A promising candidate applies to your camp. You are hopeful that this individual has the credentials to join your summer staff. You send an email to set up an interview. While you await a response, you type the candidate’s name into Facebook and look them up on Instagram. Sound familiar?  

As COVID-19 has driven the world indoors, more people are turning to social media for news, entertainment, and human connection. More than ever, candidates are documenting their lives on social media and exploring new platforms like TikTok and Twitch as outlets to express themselves. As the social media ecosystem grows, there are more places to view candidates online — but also more risks.

Social media can be a helpful tool for evaluating candidates. However, it must be used with specific intention and discipline. If misused, social media can quickly add bias and discrimination to the hiring process. Following are some tips for recognizing and avoiding these harmful practices.

Social media can be used as a tool to gain a complete picture of a candidate, but this needs to be done thoughtfully, strategically, and with strict governance. Social media is best used to rule candidates out, not rule them in

Consider these three "rule out" areas to look for when doing a social check:

  • Violence or hate speech
  • Drug use 
  • Excessive drinking 

This exclusion criteria keeps the focus on evaluating one critical attribute required to work at camp — the ability to serve as a positive role model. You are not looking to see how sporty the candidate is, what their political views are, how they style their hair, what their relationship status is, who they are friends with, or what they look like. 

The intention is not to try to trap a candidate in a "gotcha" moment either. Should you rule out a candidate who is holding a red solo cup in one picture from two years ago? Likely not. It is important to remember that Generation Z conducts their lives on social media in a way no previous generation has. What you’re really evaluating here is perspective employees’ judgment and how they choose to represent themselves online.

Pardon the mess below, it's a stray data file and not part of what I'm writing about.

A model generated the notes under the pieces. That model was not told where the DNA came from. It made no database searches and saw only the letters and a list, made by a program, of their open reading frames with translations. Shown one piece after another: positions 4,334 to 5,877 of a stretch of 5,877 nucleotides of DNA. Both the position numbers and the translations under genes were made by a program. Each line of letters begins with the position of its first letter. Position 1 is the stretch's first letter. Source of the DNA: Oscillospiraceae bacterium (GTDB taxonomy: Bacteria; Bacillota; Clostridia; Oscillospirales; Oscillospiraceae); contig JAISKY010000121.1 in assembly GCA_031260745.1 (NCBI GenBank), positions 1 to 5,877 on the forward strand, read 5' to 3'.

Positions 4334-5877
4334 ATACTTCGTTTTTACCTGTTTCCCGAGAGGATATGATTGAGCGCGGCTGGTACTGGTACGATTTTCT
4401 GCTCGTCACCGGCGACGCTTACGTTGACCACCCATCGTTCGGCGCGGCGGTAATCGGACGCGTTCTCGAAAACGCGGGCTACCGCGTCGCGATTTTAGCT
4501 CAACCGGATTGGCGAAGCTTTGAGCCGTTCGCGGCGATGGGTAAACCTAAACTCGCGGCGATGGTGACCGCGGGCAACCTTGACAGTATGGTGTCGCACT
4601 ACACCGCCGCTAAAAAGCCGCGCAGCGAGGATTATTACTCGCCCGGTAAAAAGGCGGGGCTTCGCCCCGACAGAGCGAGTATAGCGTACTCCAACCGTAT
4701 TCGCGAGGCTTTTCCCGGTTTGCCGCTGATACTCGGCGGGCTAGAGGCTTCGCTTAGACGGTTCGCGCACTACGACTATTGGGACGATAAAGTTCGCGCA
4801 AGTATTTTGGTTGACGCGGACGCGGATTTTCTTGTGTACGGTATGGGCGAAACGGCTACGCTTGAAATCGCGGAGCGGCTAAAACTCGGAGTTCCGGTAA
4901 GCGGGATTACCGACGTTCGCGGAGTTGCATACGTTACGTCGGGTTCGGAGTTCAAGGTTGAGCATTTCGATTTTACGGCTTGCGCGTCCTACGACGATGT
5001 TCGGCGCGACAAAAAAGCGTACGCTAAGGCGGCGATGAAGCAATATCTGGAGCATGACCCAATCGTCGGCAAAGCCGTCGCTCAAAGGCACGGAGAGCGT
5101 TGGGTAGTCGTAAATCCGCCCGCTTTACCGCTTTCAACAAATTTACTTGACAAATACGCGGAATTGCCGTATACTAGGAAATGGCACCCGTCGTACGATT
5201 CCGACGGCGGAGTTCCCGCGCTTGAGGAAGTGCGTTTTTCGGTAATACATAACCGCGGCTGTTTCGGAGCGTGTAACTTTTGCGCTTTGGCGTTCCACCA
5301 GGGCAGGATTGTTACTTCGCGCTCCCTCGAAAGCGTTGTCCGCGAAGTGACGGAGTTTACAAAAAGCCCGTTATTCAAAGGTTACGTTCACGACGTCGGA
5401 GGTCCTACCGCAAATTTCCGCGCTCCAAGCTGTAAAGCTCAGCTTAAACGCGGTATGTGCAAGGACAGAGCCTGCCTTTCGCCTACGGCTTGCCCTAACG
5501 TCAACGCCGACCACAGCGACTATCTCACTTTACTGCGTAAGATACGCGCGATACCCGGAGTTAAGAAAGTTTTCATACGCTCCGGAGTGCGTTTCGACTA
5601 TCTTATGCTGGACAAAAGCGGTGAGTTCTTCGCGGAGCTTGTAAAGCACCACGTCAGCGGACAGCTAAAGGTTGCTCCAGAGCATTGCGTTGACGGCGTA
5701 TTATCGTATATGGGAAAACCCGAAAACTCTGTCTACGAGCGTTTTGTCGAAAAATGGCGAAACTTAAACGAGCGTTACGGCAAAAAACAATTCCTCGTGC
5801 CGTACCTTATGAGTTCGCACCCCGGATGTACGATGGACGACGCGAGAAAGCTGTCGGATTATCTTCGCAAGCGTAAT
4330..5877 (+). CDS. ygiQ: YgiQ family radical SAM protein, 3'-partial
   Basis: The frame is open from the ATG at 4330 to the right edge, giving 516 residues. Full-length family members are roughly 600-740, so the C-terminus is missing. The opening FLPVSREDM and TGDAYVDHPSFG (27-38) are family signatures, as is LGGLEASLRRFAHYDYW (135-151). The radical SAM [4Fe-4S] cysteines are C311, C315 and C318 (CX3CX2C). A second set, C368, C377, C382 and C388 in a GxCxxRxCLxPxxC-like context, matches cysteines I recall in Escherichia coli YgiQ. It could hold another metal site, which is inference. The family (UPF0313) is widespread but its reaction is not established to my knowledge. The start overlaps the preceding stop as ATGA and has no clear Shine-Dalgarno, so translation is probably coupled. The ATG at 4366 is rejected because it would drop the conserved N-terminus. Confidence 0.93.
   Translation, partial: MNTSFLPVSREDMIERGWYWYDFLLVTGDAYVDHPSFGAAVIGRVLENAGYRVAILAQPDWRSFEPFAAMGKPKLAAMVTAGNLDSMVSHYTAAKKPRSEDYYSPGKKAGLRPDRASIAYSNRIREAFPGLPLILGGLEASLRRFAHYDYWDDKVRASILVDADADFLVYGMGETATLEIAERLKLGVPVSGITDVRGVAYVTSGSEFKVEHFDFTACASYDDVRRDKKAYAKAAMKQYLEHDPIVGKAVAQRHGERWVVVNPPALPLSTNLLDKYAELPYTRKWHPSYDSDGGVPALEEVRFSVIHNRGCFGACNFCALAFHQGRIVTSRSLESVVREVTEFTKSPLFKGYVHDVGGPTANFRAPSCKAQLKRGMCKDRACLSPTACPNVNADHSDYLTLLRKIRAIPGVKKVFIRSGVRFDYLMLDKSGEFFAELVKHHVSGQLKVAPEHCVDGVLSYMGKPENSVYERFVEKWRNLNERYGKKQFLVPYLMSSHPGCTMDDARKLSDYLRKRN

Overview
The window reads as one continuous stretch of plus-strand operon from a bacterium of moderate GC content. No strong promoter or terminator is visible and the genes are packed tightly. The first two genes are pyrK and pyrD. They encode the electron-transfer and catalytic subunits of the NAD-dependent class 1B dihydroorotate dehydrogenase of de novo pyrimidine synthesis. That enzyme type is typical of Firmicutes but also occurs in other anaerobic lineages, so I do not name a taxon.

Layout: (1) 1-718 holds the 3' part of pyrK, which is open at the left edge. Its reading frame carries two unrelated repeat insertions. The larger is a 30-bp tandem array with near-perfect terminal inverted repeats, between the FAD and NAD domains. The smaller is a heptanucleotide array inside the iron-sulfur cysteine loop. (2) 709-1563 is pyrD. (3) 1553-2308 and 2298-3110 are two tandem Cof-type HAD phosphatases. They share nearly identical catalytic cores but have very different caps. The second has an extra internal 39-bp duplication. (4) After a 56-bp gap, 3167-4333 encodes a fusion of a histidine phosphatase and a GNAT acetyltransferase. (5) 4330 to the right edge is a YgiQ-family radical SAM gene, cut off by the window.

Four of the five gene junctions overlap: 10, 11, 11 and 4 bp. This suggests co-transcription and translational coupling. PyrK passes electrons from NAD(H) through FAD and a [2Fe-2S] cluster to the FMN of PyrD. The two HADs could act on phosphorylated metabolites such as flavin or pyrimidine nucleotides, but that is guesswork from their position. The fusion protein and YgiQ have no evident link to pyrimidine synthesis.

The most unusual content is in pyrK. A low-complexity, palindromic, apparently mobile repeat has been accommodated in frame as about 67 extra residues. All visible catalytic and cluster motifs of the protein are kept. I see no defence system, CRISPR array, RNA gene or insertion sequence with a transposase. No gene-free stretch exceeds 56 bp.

Avoid the temptation of using social media as a means to determine if a candidate is a good "cultural fit." This is not a recommended hiring practice and inherently introduces bias into the recruiting process. While there is nothing intrinsically illegal about looking candidates up on social media, judging candidates on attributes other than skills and experience could be considered discrimination, which may be illegal. The Fair Credit Reporting Act (FCRA) states that if any of the elements below are considered in the hiring decision, you are breaking the law (Federal Trade Commission, n.d.):

  • Race
  • Skin color
  • Gender
  • National origin
  • Religion
  • Disability
  • Citizenship
  • Pregnancy
  • Age
  • Sexual orientation
  • Weight
  • Marital status

Because bias can be both conscious and unconscious, it’s best to set yourself up for success by establishing parameters for social media checks. 

Pro Tips

Follow these tips to hold yourself accountable to a bias-free social media check:

  1. Establish standard evaluation criteria, such as evidence of violence or hate speech, drug use, or excessive drinking.
  2. Designate one person on your team to conduct all social media checks. By design, this person should be removed from day-to-day recruitment, so that individual is an independent evaluator. The designated person won’t interview candidates or have prior knowledge of their backgrounds. The evaluator may not even know the position the candidate applied for. This helps to keep the check fair and subjective. A safe alternative is to use a third-party background screening service that adheres to FCRA guidelines.
  3. Use a pass/fail system based on your evaluation criteria. Feedback from the independent "social checker" should be concise and read something like this:
    "No violence or hate speech, drug use, or excessive drinking. Pass."
    "Excessively drinking alcohol in multiple pictures. Fail."
  4. Conduct checks as the final stage of the process. The candidate should already have completed interviews and met all qualifications before being looked up online. 

If you can follow the "rule out, not rule in" tips outlined here, social media can be a helpful tool to eliminate unqualified candidates. If you are using it to evaluate elements other than violence or hate speech, drug use, or excessive drinking, remove it from your process entirely.

Aaron Lyon (he/him) and Esther Eisenhard (she/her) are the founders of CampHire, a recruitment and staffing agency for summer camps. They take the stress out of hiring by sourcing highly qualified candidates that embody the camp spirit.
Looking for assistance with recruiting for your camp? Email esther.eisenhard@camphire.com for more information.